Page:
Tourists and the residents close to 150 million times a year visit the Los Angeles beach. Therefore keeping the beaches clean is a priority for the government. The state government has adopted various strategies to counter the rate of pollution experienced in the Los Angeles beaches and other areas of tourist attraction in the environment. The State Water Resources Board (SWRB) monitors quality of water (Scott, Hall & Gossling, 2012). The detection of harmful pathogens has called for combined efforts of the SWRB, with local health departments to disseminate warning information to people and to ensure the waters are cleaned appropriately. The state has also invested in projects concerned with beach cleaning. It has set aside $100 million for Clean Beach Initiative grants that fund the local programs of beach cleaning to lower the degree of bacterial contamination along the coast. The state also funds research for the development of more effective detection methods. This helps in determining when to call for beach closures and to track for sources of beach contamination. In addition, the study of relationship between bacterial indicators and incidence of disease is underway. The state of California is also working to ensure the residents adopt low-emission vehicles to lower the rate of air pollution (Scott, Hall & Gossling, 2012).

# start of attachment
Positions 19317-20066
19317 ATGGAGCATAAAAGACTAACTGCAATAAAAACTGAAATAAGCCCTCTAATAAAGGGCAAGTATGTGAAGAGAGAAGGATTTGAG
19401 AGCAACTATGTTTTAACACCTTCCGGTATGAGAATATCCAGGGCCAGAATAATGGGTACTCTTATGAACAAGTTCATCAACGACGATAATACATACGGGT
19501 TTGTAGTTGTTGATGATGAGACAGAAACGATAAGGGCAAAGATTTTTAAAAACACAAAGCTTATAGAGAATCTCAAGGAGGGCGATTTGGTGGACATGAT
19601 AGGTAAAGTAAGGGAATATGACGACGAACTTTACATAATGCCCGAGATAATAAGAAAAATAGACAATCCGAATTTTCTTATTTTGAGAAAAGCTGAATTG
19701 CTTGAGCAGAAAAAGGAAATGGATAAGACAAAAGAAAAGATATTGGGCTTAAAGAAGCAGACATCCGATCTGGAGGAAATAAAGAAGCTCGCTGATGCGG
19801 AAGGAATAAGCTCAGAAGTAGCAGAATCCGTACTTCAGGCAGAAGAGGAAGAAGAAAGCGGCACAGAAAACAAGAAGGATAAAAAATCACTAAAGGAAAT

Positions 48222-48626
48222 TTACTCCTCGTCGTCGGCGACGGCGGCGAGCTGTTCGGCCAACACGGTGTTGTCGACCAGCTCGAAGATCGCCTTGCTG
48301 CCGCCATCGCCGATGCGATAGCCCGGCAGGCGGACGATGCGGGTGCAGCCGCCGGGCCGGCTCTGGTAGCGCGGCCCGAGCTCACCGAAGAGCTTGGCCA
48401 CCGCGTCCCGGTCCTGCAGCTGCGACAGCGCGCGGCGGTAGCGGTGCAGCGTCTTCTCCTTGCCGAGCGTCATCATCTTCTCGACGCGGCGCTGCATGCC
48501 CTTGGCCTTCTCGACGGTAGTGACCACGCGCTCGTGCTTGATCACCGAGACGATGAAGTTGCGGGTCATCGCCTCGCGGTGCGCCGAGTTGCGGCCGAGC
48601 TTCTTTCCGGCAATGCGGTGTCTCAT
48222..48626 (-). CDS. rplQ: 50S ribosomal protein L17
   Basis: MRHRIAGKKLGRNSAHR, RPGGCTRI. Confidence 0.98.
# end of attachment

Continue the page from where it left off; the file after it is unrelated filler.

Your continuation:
Conclusively, tourism continues to affect the environment in Los Angeles. However, the impact tourism has on the environment in Los Angeles is not positive, as it has resulted in dangerous effects to the environment. Different forms of pollution eventually lead to health hazards in people and other living organisms. Other impacts on the physical terrain such as congestion of buildings, which exert pressure on land, may lead to the destabilization of the land surface, which could further result in shifting of land. This situation therefore, calls for an urgent intervention to lessen the negative impacts. It is therefore, important that Los Angeles and other cities adopt ecotourism. This kind of tourism is mindful of the environment and friendly to the human population around. This tourism type also enhances conservation of the environment and other natural resources. Ecotourism is the solution to the environmental problems caused by tourism in Los Angeles.
“Travel Weekly.” (n.d) Los Angeles Travel Guide. Web. Retrieved
Lumsdon, L (2000). “Transport and Tourism: Cycle Tourism – A Model for Sustainable
Development?” Journal of Sustainable Tourism Vol. 8:5 (361-377). 2000
Scott, D., Hall, M. & Gossling, S. (2012). “Tourism and Climate Change: Impacts, Adaptation
and Mitigation.” Routledge, New York.
Schott, C. (2010) “Tourism and the Implications of Climate Change: Issues and Actions.”
Emerald Group Publishing, London.